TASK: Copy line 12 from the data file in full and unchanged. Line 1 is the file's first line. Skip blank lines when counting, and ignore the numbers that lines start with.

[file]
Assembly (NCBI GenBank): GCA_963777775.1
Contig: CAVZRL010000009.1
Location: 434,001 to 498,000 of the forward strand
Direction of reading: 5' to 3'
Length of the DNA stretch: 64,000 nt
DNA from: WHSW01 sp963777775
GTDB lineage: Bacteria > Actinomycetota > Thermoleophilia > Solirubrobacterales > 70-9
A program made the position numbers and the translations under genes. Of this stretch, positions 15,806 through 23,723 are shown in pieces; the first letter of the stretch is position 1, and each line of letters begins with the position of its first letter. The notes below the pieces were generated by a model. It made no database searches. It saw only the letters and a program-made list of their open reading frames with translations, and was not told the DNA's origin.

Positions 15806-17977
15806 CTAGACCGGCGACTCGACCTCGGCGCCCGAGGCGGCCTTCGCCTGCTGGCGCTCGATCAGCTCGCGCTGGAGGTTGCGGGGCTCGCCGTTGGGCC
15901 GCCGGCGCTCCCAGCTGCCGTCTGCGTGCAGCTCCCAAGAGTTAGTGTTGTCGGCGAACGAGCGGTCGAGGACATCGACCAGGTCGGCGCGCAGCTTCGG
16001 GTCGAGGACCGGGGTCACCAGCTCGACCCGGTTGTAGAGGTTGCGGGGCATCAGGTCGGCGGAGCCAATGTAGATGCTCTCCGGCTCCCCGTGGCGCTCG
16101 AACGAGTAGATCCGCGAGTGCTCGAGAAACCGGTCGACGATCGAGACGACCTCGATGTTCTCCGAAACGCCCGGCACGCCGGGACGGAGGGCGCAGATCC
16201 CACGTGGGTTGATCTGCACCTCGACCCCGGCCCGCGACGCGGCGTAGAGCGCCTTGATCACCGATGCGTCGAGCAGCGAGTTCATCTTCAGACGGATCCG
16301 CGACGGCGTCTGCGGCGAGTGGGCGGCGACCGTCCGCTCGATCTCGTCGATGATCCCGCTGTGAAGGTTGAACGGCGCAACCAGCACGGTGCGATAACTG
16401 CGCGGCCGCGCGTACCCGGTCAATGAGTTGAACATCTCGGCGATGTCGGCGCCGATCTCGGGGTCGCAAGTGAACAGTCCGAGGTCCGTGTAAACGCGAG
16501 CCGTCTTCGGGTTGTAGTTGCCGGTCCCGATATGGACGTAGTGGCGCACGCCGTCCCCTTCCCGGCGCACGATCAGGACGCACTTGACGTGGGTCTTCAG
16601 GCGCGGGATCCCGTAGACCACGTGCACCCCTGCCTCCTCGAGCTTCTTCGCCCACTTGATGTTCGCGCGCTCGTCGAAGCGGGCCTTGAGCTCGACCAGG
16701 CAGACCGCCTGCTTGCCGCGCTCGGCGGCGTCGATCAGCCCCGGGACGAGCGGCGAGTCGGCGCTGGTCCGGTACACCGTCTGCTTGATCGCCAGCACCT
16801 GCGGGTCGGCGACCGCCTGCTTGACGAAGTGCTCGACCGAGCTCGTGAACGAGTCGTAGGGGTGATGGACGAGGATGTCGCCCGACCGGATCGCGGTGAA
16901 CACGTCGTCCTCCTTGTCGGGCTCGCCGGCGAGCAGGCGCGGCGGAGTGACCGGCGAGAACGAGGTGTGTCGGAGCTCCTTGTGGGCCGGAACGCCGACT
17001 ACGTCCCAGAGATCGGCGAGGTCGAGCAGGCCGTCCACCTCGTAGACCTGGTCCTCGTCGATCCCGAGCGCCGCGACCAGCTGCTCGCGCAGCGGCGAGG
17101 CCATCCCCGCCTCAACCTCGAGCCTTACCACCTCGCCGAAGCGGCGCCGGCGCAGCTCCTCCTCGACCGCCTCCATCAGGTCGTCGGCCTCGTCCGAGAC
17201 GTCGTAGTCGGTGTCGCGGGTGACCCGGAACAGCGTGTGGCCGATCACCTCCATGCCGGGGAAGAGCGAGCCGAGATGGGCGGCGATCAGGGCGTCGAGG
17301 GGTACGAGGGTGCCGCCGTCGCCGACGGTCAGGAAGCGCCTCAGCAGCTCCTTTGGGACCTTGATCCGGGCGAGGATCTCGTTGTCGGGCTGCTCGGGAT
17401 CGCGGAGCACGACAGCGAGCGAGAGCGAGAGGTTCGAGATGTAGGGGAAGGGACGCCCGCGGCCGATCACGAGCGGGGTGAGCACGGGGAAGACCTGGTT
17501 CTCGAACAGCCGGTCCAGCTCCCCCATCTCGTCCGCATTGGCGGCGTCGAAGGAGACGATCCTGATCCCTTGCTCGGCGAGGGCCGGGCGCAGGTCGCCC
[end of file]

16001 GTCGAGGACCGGGGTCACCAGCTCGACCCGGTTGTAGAGGTTGCGGGGCATCAGGTCGGCGGAGCCAATGTAGATGCTCTCCGGCTCCCCGTGGCGCTCG